Thursday, July 01, 2004

Happy Canada Day!

I'm not really a nationalist. No, I'm somewhat scared of nationalism, no matter what the stripe.

Still, there's something beautiful about the country I live in. It has a certain natural, confident on-the-fenceness that I like. And, reluctant as I am to say such a sentimental thing, I am truly proud to be a Canadian citizen.

Some words on Canada from a man much wiser than me:
[The lack of a monolithic mythology like other nation-states] is described by most federalists and anti-federalists alike as the failure of Canada. The failure to become like the others. To regularize a monolithic mythology. Some weep before the ever-retreating mirage of the unhyphenated Canadian. Others say its continued existence proves that the country is not real and cannot exist. For me, this failure to conform is in fact our greatest success. A proof of originality which we refuse to grasp as a positive...

The essential characteristic of the Canadian public mythology is its complexity. To the extent that it denies the illusion of simplicity, it is a reasonable facsimile of reality. That makes it a revolutionary reversal of the standard nation-state myth. To accept our reality -- the myth of complexity -- is to live out of step with most other nations. It is an act of non-conformity.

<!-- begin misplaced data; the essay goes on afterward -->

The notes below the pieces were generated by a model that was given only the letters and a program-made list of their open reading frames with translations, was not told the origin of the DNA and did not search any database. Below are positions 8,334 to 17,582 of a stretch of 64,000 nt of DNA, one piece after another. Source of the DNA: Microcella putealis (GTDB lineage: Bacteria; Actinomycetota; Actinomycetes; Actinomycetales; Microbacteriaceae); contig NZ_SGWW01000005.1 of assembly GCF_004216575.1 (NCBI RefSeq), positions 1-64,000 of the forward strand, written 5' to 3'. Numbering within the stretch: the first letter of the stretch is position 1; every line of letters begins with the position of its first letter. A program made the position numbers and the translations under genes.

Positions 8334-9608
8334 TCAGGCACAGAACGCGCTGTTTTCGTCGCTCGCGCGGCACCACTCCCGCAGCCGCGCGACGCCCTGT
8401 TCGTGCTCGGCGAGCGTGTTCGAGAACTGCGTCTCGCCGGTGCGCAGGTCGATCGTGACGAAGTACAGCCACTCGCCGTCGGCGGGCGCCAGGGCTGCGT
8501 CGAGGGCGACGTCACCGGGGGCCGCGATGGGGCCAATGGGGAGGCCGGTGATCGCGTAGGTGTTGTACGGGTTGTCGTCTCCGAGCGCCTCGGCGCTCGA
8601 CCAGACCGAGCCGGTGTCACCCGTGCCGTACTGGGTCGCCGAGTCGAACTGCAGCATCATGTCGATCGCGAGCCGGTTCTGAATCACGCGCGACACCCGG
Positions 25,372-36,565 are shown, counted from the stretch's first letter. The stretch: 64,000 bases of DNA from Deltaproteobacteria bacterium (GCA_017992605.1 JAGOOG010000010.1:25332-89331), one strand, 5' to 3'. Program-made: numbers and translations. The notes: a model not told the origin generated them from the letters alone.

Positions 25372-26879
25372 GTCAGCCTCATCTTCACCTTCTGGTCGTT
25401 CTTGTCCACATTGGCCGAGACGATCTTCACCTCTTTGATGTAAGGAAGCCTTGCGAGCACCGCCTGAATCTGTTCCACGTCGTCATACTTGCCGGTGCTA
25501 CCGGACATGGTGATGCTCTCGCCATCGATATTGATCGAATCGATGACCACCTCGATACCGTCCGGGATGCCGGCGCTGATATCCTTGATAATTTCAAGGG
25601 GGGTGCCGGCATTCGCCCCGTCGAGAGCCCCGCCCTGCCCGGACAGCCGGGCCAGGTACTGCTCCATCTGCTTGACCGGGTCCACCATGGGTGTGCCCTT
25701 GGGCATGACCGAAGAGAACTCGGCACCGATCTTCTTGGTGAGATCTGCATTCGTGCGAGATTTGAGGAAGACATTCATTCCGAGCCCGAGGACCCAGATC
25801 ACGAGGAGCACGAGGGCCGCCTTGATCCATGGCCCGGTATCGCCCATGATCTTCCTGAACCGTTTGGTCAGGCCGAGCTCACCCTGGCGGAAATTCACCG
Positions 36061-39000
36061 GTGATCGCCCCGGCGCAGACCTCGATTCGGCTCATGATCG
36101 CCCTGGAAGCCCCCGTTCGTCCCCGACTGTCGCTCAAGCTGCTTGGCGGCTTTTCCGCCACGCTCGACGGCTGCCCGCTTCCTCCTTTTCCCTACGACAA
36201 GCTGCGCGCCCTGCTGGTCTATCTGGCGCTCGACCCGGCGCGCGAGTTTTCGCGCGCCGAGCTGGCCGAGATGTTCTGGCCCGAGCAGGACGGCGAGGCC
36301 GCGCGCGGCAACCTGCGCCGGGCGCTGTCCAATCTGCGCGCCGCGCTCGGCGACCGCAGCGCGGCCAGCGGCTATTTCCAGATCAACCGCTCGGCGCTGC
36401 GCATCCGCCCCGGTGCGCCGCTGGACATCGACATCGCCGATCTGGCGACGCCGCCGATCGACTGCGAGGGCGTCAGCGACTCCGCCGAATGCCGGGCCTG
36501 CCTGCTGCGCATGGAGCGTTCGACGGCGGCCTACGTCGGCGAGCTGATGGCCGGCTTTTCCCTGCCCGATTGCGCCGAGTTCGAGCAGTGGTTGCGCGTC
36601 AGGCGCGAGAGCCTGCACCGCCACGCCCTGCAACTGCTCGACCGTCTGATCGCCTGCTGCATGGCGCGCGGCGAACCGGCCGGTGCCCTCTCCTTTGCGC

My own sense is that the citizenry accept their non-conformity with some ease. They live it and so it makes sense. The elites, on the other hand, fret at being out of sync with elites in other countries, particularly those in the business and academic communities. But politicians also seem increasingly affected by a need to conform on some level perceived to be higher. It is an emotional or psychological problem. They don't want to feel out of step.
Yeah, it's John Ralston Saul, from Reflections of a Siamese Twin. (I am an unabashed fan of Mr. Saul's.)

Happy Canada Day, my friends. Bonne FĂȘte du Canada, cher(e)s ami(e)s. Cherish our complexity and originality.

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